Off to Jazz Club Torino tonight...I will post our experience tomorrow.
 

Jim Zurer

100+ Posts
Contest 2019 Winner!

Zurers in Italy 2022: Friday April 29​

Day 4: Torino​


Another sunny day.....so far we are lucking out with the weather this trip.

The breakfast room is more crowded this morning; it looks like a bus trip has checked into the hotel. We stay in the room after breakfast for me to write my diary/report (and Diana to proofread and edit) and get a late start for our expedition.

Today, the Egyptian Museum is our goal. In order to minimize Diana's walking and since I am confident about driving in the city, I plan to drop her near the museum and either find parking close by or I will return the car to the hotel and walk the ten minutes back to the museum. My plan is based on the Google maps directions which are quite straightforward, but the Renault's installed GPS chooses a much more complicated route. We drive around a lot of new territory so we get to see different parts of the city but only when I overrule the GPS and depend on my sense of direction (which is usually pretty good) do we find ourselves on the street next to the museum. By now, it is getting close to lunchtime so we decide to postpone the museum until the afternoon.

For lunch, I want to try to get to the restaurant on the Po in the Parco Valentino that we were unable to reach yesterday because the road was blocked by construction. I hatch an alternate plan to enter the park from another entrance but, though we find it easily, the access is limited to official vehicles. We give up, head back to the hotel, park the car, and walk across the Piazza Carlina to have lunch. We eat at Trappazino (the menu is based on Roman street food), where they use pizza-type bread stuffed (like pita sandwiches) with a variety of fillings. It is pleasant to sit in the sun and we enjoy our suppli....deep-fried rice balls...and trappazini....chicken cacciatore for Diana and tongue in green sauce for me.

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After lunch, we decide to walk to the Egyptian Museum, which is mobbed with school groups. (Diana uses a cane, which seems to help.) We learn that the reason Torino has the second most important Egyptian museum in the world is due to the Savoy royal family looking for a dynastic connection to ancient royalty. They seized on the family's possession of the Mensa Isaica, a bronze tablet thought to be a key to deciphering ancient Egyptian hieroglyphics but probably of Roman origin.

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In any case, the Savoys continually acquired more Egyptian artifacts and funded many archaeological expeditions and the results are housed in this museum.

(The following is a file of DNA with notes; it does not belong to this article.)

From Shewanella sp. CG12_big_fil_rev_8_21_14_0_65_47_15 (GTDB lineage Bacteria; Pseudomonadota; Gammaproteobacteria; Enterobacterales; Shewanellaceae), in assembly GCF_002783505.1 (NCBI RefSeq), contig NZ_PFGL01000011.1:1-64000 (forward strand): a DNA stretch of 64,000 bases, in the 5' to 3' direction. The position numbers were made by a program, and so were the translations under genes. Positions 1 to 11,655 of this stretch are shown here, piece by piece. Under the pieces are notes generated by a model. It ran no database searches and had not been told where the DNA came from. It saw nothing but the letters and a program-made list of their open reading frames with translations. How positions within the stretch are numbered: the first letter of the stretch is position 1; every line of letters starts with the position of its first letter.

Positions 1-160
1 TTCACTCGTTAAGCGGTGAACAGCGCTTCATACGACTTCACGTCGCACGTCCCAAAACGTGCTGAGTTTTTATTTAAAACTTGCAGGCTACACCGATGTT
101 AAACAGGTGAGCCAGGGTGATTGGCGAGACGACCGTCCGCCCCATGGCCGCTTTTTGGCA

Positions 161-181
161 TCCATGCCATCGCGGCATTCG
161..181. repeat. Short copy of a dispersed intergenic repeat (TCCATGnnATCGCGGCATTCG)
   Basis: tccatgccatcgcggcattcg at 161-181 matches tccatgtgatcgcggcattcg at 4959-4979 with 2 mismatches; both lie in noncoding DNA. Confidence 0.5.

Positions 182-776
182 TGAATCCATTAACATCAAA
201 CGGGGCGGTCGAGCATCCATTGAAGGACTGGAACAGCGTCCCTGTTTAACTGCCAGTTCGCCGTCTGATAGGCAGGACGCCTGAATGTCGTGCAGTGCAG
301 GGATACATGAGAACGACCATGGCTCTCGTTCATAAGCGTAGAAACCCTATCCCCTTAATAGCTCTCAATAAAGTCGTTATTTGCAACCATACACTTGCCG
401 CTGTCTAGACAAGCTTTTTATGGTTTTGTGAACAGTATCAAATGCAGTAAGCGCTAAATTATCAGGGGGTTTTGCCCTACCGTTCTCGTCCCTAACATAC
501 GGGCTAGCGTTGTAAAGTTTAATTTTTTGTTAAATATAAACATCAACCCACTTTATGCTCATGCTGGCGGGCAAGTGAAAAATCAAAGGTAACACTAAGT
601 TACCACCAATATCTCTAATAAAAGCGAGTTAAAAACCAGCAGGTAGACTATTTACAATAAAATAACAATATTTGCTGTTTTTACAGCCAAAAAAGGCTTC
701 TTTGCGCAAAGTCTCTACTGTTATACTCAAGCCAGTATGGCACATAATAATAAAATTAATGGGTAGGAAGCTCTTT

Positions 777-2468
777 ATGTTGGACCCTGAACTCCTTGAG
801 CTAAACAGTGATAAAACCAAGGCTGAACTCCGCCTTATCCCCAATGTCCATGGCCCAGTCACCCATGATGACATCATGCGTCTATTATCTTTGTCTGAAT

We find that a combination of the crowds, the extent of the collection, the heat, and being uncomfortable wearing masks is too challenging. We last about an hour and a half and are impressed by many of the displays--statues, funerary objects, tablets, elaborate sarcophagi--and find many of the explanations well written and informative. But, as we fade, we move quickly through the halls, stopping to admire particularly striking exhibits but finally leave. I am including pictures of a few of the exhibits that we found most interesting.

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We walk up the very elegant Via Roma to the Piazza Castello, pass through the arcaded shopping area, and stop at the traditional cafe Baratti and Milano. We sit in the courtyard of the Galleria Subalpina and I have the traditional Torinese drink--a Bicerin...a mixture of coffee, chocolate, and cream, while Diana has tea.

Our original plan finally comes into play...Diana sits in the lovely Piazza Carignano, I walk back to the hotel, get the car, drive back to pick her up and return to the hotel. Simple...

While Diana rests in the room, I go out to explore some more. I walk over to Jazz Club Torino to make reservations for dinner tonight and swing by Le Vitel Etonne and book lunch for Sunday afternoon. I continue down the big porticoed shopping street Via Po and finally make it to the riverside promenade.

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When I return, we sit outside at the hotel's bar and have a prosecco with a wide array of snacks, watching the people go by as well as the long articulated trams (sometimes three cars long) navigating the curves of the piazza roadway.

We walk the three blocks to the Jazz Club for dinner and music--the club is a large open industrial-feeling space with a big outdoor terrace overlooking a skateboard park and a craft brewery.